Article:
It is said that people have made the transition from the mother tongue to a foreign language when they curse in the latter. If this is the case, I am still anchored in Spanish. I will never say “ouch” if I fall down and hurt myself. More likely I will scream “ay,” followed by a carajo.
However, half of my life, or perhaps more than half, happens in English. It is in English that I communicate with my husband, write for Taos News and have completed two novels and a collection of short stories. That feels good. “Two tongues are better than one” says the lyrics of “Bilingual Girl,” by Latin funk band Yerba Buena.
And yet... A few days ago I was asked in an interview if I felt less Cuban for writing in English, considering that my first language is Spanish. Didn’t I fear I was losing my Cubanness for that reason?
Huh? I came up with a musical metaphor in order to answer. Let’s say you learn to play the piano, compose songs on piano and feel really comfortable with the instrument. But one day you decide to learn to play violin. Is it reasonable to say that you should not compose a piece on violin because that would betray…your pianoness? Please. Por favor.
The choice of language in writing is also determined by the subject matter. For example, my short story “Goodbye, Santero,” part of the collection The Astral Plane, takes place in Taos, with Taoseño characters and settings. It was easier to write it in the language spoken by the characters in order to preserve their distinctive linguistic flavor and their local sayings, which sometimes didn’t even have a proper translation. Of course it contains a few Spanglish phrases (Chin-my-fucking-gao!). Unavoidable, que no? On the other hand, my novel Muerte de un murciano en La Habana has Spanish and Cuban protagonists and takes place in Cuba, so it was more “natural” to write it in Spanish.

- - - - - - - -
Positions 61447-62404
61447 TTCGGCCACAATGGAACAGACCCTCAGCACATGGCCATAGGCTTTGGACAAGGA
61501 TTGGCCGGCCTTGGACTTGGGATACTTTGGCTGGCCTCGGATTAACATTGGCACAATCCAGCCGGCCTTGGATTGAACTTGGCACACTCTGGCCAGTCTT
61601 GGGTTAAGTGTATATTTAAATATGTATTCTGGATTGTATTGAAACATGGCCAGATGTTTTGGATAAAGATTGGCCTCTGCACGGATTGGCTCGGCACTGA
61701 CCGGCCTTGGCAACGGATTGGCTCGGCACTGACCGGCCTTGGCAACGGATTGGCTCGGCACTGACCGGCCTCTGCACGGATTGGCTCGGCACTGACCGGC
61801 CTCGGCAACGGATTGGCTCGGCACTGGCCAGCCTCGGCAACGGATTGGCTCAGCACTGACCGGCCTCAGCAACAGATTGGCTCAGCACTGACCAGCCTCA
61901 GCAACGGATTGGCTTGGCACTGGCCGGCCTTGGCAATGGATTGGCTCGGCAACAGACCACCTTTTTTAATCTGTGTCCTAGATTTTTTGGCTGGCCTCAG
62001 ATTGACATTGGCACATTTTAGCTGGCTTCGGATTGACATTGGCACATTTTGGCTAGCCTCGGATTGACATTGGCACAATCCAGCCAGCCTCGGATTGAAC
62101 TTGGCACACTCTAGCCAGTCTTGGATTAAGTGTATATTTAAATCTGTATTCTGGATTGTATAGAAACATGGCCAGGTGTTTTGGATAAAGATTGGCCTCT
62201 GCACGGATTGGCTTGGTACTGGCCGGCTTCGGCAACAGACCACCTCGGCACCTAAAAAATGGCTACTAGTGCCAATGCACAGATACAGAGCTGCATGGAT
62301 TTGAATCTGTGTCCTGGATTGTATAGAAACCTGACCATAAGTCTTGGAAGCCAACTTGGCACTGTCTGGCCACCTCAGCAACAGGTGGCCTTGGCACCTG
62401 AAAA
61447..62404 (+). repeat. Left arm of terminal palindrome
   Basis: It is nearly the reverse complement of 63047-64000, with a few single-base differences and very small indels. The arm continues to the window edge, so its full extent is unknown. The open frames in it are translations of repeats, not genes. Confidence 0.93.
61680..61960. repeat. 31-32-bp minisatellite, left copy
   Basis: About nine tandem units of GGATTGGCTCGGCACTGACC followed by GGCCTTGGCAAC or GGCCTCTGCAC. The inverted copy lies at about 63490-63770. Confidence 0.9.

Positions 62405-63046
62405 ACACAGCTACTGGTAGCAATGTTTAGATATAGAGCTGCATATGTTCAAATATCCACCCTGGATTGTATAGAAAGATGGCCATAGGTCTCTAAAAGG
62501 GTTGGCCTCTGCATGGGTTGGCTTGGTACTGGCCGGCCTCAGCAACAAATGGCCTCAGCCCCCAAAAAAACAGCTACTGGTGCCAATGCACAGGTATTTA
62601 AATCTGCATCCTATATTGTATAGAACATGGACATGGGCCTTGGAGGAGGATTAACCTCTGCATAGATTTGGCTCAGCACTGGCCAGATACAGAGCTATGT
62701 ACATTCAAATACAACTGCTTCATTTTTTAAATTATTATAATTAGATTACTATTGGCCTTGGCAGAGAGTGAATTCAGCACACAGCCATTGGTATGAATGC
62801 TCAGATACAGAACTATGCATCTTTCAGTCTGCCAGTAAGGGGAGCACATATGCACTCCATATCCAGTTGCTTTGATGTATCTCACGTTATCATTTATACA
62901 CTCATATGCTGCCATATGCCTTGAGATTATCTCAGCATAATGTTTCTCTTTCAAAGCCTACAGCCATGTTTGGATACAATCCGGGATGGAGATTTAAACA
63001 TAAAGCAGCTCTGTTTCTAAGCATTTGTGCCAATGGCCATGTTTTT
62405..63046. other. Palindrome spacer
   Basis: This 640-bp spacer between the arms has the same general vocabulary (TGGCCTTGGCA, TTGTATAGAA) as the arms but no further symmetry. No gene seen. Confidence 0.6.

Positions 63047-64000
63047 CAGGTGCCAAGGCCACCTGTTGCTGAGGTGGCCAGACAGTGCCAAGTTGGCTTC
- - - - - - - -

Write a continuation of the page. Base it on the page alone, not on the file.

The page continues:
I don’t think that there are fixed rules, but it’s not fair to talk about linguistic or national betrayal, as if languages carried on a war in the wet battleground of one’s tongue.
It is common to find Latino authors living in the U.S. who write as easily in English as in Spanish. Many came here young and their mother tongue has been preserved in the brain or the heart, or that invisible spot from which literature flows. But they also feel comfortable in English, the language in which they received most of their education and now use daily in their workplaces. The Latinidad infusion in the United States becomes obvious in this linguistic blend.
However, there aren’t many bilingual publishers ―and they are sorely needed. As a bilingual writer, I ought to wear two literary “personas,” as if I didn’t have enough childhood traumas without creating multiple personalities for myself. I have two literary agents (one in New York and one in Barcelona), I work with publishers that do not necessarily communicate with each other, and when I have two books published almost at the same time, I feel I should split myself in half in order to promote them both of them fairly. Because books are my children of letters, and, as an author, I love them all.
It would be simpler, and would save time and effort, if a writer could be published simultaneously in both languages with a single press. And there is a press with such characteristics that isn’t too far from you, reader ... or writer. No matter if we say “ouch” or “ay,” we just long to be heard loud and clear, even if we have to scream in two languages.
Yerba Buena was right. Two tongues are better than one.
email Teresa Dovalpage at firstname.lastname@example.org